Riikka Hyvönen

Acrylic on paper print 210g

H.75 x W.59,5 cm

H.89,5 x W.76 cm (with frame)


1982 Born in Rovaniemi (Finland). After working as a hairdresser and make-up artist, Rikka Hyvönen becomes the assistant of the artist Jani Leinonen.

2015 She holds a master's degree from the University of Fine Arts in Helsinki and a bachelor's degree in visual arts from Goldsmiths University in London.

2015 His exhibition Roller Derby Kisses is presented at the Finnish Institute in London.

2016 Two monographic exhibitions present his work at the Saariaho Järvenpää Gallery in Helsinki and at the Chabah Yelmani Gallery in Brussels.

Libération 2016

Il devrait te traiter comme une princesse (He should treat you like a princess)

By Riikka Hyvönen (1982, Finland)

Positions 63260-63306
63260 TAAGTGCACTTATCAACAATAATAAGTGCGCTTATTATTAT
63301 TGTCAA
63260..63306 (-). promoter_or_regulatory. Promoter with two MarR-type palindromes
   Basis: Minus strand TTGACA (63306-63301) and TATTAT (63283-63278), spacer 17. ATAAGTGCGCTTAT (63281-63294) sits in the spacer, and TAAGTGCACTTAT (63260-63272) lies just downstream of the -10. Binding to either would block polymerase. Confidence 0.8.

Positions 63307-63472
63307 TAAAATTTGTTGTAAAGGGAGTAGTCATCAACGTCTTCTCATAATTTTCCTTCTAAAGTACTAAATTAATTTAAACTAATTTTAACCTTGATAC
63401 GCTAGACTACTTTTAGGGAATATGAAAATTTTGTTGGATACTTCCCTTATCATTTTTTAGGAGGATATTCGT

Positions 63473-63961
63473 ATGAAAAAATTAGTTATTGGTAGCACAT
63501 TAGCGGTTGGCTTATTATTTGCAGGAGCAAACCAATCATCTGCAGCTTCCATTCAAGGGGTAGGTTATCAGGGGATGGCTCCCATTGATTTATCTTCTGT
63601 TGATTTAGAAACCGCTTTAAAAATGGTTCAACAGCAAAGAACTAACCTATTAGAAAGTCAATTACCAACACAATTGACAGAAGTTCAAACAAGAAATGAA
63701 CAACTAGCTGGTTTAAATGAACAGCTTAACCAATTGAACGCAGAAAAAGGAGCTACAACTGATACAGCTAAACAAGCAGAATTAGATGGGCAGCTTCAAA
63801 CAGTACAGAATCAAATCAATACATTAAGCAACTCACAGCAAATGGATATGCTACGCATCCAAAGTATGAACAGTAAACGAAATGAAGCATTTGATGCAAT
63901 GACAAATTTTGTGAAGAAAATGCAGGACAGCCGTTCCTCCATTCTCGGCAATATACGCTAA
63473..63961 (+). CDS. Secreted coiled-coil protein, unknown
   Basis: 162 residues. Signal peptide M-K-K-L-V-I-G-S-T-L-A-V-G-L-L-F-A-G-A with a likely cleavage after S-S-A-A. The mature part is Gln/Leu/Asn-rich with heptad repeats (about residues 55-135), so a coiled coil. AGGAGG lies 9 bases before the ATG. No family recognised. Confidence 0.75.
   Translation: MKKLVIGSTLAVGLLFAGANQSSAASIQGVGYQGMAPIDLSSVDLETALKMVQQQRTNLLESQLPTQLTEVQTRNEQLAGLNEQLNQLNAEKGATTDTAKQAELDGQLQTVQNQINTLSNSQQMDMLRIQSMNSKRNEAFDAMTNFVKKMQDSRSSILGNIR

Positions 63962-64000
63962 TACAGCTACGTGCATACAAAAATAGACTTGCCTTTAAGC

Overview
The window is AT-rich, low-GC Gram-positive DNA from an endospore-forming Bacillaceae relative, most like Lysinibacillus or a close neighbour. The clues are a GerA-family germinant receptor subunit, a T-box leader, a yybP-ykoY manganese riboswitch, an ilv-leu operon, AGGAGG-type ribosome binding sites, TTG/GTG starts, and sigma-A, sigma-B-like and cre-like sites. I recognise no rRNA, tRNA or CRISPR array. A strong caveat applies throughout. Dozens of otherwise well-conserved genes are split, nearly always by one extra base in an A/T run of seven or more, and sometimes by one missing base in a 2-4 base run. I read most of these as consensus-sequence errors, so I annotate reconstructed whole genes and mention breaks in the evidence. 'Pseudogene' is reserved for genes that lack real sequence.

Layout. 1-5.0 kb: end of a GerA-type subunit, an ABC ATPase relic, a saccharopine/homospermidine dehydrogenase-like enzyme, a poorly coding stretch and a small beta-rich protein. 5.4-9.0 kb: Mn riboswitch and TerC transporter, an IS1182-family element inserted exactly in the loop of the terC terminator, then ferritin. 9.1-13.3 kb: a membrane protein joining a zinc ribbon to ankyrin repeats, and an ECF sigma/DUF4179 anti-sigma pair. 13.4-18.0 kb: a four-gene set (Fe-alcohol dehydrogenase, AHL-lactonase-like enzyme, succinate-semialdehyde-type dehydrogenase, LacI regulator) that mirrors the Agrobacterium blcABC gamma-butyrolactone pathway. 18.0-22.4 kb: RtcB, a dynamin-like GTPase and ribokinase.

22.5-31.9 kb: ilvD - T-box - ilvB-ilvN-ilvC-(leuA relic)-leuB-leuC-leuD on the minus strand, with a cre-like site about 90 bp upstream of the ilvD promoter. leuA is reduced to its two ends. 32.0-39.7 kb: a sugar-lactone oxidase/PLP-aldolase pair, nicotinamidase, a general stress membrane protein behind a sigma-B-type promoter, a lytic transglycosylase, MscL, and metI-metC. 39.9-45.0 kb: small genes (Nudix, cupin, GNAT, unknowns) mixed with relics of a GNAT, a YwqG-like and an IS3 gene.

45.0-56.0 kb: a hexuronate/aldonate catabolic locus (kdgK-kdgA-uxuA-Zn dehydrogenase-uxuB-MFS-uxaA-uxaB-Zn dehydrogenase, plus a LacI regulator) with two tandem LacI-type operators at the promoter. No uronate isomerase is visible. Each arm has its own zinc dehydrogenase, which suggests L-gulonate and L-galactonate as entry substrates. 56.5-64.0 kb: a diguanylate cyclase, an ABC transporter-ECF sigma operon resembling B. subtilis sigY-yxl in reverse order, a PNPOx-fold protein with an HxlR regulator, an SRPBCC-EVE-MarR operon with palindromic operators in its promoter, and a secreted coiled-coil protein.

"I have been working for several years on the bruises of Roller Derby players, which has earned me a lot of criticism. I have been accused of reducing the body to an object, stigmatizing the rounds, glamorizing violence against women... Sports injuries have nothing to do with sexist attacks! These bruises, which I also call "kisses", have the value of trophies of honor within the group; they are often photographed and shared on the Internet by the players. The choice of this front page was obvious, gender equality being a very important value for me, as it should be for everyone. But it took me a long time to decide what to do with it. Making a colorful and visually appealing painting on such a serious subject can seem contradictory and counterproductive. Of course, it is not about romanticizing domestic violence. But its stereotypical representation, often relayed by the media, is neither convincing nor effective. Victims of domestic violence are usually portrayed as weak and oppressed. Yet it is a situation that can affect all women, regardless of their character. I portrayed the perfect couple of Super Mario and Princess Peach, Nintendo mascots, to give a familiar face and a name to the blurred and anonymous figure on the original front page. Pop culture is my main source of inspiration, and I often associate it with a colorful and kitsch aesthetic, from which I divert the primary use. Here, the macabre bursts into the playful universe, with the bloody figure of the famous video game heroine. These characters are outside the newspaper, they only exist on the front page. Introducing reality through fiction refers to an often denied evidence: domestic violence is not imaginary. It is always current and concerns people we know. “You should treat her like a princess" the title is a nod to the world of video games, but it is also an injunction to be taken at face value. »